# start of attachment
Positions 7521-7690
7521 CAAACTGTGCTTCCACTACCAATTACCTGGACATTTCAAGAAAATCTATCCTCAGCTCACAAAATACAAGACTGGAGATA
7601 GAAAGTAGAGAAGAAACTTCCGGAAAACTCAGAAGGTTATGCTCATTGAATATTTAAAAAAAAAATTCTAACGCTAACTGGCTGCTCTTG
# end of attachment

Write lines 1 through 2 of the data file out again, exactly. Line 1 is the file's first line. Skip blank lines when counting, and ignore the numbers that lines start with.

Positions 7521-7690
7521 CAAACTGTGCTTCCACTACCAATTACCTGGACATTTCAAGAAAATCTATCCTCAGCTCACAAAATACAAGACTGGAGATA